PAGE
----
An encouraging but spotty sophomore album
Melbourne-based punk band Cable Ties pose a talent that most musical acts do not: the ability to distill a deeply set rage and frustration with the status quo into art that feels driven by a creative vision with poignant specificity. In the case of Cable Ties and their new album Far Enough, the product of this distillation process is punk. Much of the tracks are good by punk standards, but over the course of this sophomore album, the group reveals a tendency to overstay their welcome, opting for unneeded repetition and aimlessness over tight songwriting that could otherwise beautifully emphasize the importance of their message.
Opening on “Hope,” the track has some gorgeous guitar build-up and amazing vocal performances, but issues quickly start to appear around the three-minute mark. The second half of the song lacks the same diversity that the first half exemplified. The vocal range feels as if it’s becoming more and more limited as the song progresses, while the intense production grows old concurrently. There are some rewarding moments in the second half, but nothing to justify the runtime. “Tell Them Where To Go” shows the band can be a bit more focused while delivering heavy guitar and pounding drums to match the vocal severity. By “Sandcastles,” the self-assured and anthemic single, the band’s affinity for repetition and dwelling on the same musical idea for just a bit too long is clear, and not at its worst yet.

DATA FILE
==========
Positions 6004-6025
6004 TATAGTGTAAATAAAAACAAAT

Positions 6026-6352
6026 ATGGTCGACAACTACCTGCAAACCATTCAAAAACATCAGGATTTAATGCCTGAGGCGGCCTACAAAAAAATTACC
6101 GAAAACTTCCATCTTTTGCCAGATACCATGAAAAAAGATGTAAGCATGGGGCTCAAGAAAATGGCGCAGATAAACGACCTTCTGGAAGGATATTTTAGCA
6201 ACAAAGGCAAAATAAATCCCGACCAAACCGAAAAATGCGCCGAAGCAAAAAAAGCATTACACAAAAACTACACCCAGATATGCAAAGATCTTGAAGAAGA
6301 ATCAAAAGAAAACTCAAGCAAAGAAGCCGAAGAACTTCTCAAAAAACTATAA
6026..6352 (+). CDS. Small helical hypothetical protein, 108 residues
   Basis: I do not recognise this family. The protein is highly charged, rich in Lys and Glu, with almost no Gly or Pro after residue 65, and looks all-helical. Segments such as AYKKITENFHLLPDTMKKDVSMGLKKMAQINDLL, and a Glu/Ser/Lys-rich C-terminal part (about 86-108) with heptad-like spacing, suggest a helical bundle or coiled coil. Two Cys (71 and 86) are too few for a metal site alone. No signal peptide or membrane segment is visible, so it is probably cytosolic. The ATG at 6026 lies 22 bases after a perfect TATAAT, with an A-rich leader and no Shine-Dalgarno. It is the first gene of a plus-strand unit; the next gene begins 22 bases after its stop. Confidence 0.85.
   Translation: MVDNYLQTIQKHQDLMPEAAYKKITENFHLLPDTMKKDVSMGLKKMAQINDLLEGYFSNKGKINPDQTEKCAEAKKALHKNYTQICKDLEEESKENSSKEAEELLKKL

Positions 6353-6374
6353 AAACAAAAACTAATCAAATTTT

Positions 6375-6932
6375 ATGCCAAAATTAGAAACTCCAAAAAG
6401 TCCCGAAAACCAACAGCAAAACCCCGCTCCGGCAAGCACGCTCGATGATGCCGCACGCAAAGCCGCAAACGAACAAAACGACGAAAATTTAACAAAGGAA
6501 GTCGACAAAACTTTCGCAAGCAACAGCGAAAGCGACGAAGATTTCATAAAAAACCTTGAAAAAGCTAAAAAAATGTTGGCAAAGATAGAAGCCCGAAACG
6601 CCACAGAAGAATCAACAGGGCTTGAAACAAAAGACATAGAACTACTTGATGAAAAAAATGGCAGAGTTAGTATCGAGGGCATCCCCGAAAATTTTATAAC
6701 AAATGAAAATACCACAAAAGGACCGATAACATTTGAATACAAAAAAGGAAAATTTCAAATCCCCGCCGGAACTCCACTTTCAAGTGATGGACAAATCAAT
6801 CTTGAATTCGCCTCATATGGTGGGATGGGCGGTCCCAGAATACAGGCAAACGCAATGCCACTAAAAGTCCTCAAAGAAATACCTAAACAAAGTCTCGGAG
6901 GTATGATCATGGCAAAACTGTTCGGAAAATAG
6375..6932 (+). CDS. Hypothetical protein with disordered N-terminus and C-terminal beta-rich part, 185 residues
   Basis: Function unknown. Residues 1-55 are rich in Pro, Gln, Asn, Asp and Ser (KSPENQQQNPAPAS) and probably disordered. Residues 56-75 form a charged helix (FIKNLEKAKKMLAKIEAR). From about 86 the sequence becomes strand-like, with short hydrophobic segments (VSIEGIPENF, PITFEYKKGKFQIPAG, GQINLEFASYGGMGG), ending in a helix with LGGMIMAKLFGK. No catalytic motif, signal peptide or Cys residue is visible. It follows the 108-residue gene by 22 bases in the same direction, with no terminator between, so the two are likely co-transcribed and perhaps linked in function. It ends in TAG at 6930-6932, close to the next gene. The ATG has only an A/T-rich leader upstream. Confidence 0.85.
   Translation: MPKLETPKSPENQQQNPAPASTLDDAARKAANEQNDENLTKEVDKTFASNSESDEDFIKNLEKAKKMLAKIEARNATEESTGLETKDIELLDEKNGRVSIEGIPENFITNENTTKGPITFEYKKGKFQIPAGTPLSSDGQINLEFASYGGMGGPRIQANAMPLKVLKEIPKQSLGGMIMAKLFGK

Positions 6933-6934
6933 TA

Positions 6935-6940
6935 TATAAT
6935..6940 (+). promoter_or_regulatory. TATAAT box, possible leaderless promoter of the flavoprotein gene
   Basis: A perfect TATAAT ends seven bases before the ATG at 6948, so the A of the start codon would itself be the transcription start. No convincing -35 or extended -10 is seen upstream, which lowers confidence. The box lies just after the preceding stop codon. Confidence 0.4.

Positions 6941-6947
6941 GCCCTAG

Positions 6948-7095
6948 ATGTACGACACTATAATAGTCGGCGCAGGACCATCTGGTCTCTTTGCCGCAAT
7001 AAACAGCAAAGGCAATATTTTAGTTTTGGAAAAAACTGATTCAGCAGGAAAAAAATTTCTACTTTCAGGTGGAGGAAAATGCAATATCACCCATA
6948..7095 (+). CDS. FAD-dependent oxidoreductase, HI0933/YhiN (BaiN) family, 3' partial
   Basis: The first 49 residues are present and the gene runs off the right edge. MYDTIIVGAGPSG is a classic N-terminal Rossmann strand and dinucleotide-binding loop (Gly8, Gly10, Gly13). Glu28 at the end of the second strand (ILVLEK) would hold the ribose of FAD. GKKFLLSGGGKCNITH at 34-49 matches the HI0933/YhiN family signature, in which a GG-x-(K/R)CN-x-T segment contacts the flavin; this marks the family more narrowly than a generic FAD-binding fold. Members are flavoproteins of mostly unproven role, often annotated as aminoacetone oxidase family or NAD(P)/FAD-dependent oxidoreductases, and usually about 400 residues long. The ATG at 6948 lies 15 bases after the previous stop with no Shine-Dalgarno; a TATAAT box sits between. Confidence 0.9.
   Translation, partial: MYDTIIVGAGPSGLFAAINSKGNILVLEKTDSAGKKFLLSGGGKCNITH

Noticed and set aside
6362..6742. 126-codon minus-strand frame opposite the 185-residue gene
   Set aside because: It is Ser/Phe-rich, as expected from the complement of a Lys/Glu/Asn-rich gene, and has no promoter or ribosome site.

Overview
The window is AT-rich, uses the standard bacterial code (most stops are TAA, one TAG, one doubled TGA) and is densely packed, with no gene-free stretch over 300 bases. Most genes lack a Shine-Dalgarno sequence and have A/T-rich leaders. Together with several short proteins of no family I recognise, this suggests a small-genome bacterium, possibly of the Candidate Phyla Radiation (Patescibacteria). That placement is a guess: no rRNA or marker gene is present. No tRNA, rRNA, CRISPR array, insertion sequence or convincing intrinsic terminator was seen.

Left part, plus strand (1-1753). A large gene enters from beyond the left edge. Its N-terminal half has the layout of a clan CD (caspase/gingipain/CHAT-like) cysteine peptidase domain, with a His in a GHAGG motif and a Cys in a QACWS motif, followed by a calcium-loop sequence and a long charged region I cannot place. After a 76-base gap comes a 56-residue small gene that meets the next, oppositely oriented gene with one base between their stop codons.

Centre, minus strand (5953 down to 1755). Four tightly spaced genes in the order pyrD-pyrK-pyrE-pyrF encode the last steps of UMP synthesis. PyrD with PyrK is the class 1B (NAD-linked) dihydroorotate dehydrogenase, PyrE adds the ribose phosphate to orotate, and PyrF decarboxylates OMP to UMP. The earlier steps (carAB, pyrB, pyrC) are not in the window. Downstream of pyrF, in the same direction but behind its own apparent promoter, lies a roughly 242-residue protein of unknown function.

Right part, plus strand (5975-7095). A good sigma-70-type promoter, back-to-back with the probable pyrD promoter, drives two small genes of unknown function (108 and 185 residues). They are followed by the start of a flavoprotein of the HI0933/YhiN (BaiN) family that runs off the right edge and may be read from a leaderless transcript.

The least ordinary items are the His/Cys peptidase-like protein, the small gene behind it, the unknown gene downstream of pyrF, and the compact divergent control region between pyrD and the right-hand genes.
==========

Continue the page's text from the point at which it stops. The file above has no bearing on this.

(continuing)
“Lani” is that moment. This indulgent cut of over seven minutes does much to contribute to the lack of momentum on this project. It’s tough to keep things moving along in an eight-track album when track five is a seven-minute bore. “Not My Story,” the following track isn’t nearly as rough but also does little to leave a strong impression beyond the interesting lyrical approach to bad relationships. It feels like exhibit Z of Cable Ties delivering on content within their music, but not quite delivering a hard-hitting enough take elsewhere in the composition to stick with the listener.
Take track five as an example of what the group is capable of, “Self-Made Man.” There’s plenty of content in these incisive lyrics. Clocking in at about three minutes and 43 seconds, the band is able to lend ample time to their complex subject matter of male hypocrisy while still remaining focused and concise. It’s a very entertaining song that gets that point across quickly and without any fat. The two tracks that close the album are not this. “Anger’s Not Enough” is one of the most frustrating cuts in terms of length relative to the action, and the closer, “Pillow,” isn’t much better. To make matters worse, both of these songs have a lyrical density that would’ve been much more important when backed by more diverse production.
While this album is far from perfect, this is the type of less-perfect-album that should provoke hope and excitement in fans. This project has the aforementioned and ever-elusive “vision,” the execution just left something to be desired. To put it a different way, Far Enough proves that Cable Ties can conjure certain subject matter in a way that holds one’s attention, and apply it well to their unique punk context. Simply put, the core issues with this album might’ve been solved by a bit more discretion in terms of cutting the songs down. It’s an exciting time for Cable Ties; Far Enough is evidence that they’re just a few steps removed from making a really special album.